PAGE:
1. “New ICTs can be an effective tool for generating publicity and news coverage” (Garrett 2006). In Iran, for example, “Mousavi’s use of digital campaign tools was a strategic response to his exclusion from coverage by state-run television and newspapers” (Howard 2011).
  2. ICTs can be used by repressive regimes to rouse citizens’ patriotism (and jingoism). These states frame contested issues in terms of patriotism for the purposes of propaganda in order to undermine support for resistance movements (Morozov 2011). In Saudi Arabia, the regime “uses ICTs to brand itself online as the center of Islam, the home of Mecca, and the source of Islamic exegesis. It uses ICTs to protect the ruling family’s control over both economic resources and politics” (Howard 2011).


Meier begins his analysis of the literature by exploring the weakness of the data-driven studies. He defines X weaknesses:

  1. The data analyzed typically goes through 2003, well before the Web 2.0 revolution (the most serious weakness)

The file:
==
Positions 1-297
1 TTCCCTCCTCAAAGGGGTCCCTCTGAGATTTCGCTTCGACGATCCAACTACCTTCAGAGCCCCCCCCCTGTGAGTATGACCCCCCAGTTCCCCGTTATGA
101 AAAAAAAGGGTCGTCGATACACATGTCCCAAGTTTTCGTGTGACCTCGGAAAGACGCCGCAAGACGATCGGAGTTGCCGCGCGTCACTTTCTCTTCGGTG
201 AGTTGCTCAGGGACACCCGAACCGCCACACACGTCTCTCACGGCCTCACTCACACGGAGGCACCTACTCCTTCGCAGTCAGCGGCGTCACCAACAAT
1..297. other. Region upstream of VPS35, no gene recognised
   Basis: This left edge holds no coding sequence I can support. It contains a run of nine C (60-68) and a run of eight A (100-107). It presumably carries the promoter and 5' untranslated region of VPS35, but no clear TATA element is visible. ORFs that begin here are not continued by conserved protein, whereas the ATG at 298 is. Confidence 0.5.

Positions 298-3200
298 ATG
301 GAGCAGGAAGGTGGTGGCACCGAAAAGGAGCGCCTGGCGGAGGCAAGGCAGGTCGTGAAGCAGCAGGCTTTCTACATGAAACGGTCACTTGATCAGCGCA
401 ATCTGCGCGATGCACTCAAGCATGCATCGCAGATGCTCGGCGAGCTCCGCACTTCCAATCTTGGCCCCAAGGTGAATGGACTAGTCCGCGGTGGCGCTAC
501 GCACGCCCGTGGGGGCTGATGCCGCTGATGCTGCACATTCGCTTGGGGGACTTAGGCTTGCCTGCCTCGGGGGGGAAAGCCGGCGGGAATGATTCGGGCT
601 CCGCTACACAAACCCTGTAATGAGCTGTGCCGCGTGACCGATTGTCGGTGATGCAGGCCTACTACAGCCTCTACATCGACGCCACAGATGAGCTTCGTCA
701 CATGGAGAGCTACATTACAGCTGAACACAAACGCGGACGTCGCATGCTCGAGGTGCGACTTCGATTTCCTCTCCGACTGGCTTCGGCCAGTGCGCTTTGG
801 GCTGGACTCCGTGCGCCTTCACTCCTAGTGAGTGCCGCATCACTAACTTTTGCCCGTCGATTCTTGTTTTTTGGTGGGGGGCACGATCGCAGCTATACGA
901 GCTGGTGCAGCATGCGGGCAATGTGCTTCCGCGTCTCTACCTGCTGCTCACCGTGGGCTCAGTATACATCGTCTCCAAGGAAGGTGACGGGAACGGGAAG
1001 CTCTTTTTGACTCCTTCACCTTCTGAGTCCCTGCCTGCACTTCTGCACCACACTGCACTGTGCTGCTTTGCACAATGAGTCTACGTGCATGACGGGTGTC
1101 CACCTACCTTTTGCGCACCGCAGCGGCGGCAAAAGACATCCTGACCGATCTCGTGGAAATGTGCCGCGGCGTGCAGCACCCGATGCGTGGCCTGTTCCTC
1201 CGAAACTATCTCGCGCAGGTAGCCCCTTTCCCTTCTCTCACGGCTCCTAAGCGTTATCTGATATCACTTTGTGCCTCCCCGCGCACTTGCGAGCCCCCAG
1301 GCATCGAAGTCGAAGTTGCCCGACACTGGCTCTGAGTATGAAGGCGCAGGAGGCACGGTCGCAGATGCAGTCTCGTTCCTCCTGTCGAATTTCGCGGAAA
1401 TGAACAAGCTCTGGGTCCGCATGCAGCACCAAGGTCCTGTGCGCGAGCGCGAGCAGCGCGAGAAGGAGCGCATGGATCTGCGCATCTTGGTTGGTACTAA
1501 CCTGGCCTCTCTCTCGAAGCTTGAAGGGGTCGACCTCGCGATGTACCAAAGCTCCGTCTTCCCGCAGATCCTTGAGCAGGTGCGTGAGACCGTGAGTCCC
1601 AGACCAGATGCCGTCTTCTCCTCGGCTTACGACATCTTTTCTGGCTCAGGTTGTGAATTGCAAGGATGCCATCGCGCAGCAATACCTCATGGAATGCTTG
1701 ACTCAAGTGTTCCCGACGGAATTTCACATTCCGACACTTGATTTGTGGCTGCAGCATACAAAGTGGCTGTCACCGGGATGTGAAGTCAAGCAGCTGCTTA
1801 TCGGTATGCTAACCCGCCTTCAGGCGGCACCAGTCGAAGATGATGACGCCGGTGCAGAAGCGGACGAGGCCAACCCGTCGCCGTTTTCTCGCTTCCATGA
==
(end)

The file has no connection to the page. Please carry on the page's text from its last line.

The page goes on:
2. The analysis tends to focus on the impact of the Internet or mobile phones, but not both
  3. The studies tend to aggregate data on democratic and authoritarian states, thus running the risk of not capturing more subtle effects regarding the impact of ICTs on repressive regimes.

In discussing the timeframe of the data used in these studies, Meier makes a critical point which I agree with. It is too early to accurately gauge the political effects of the most recent wave of ICT innovation, the social media technologies like Twitter, Facebook, and YouTube that were launched in the middle of the last decade. “In terms of data,” write Meier, “one would ideally want to draw on data from 1994 through to at least 2014 to really capture the potential impact of Web 2.0 platforms and mobile phones in countries with repressive regimes.” Though the 2014 figure may be conservative, I certainly agree that the data set would need to include all of the past decade, which only Howard’s does. Meier identifies the most useful independent varaibles: “number of mobile phone calls, text messages, smart phone users, Facebook users, Twitter users, YouTube users and Flickr users per year (or even weekly)” yet acknowledges the difficulty in collecting this data because it is proprietary.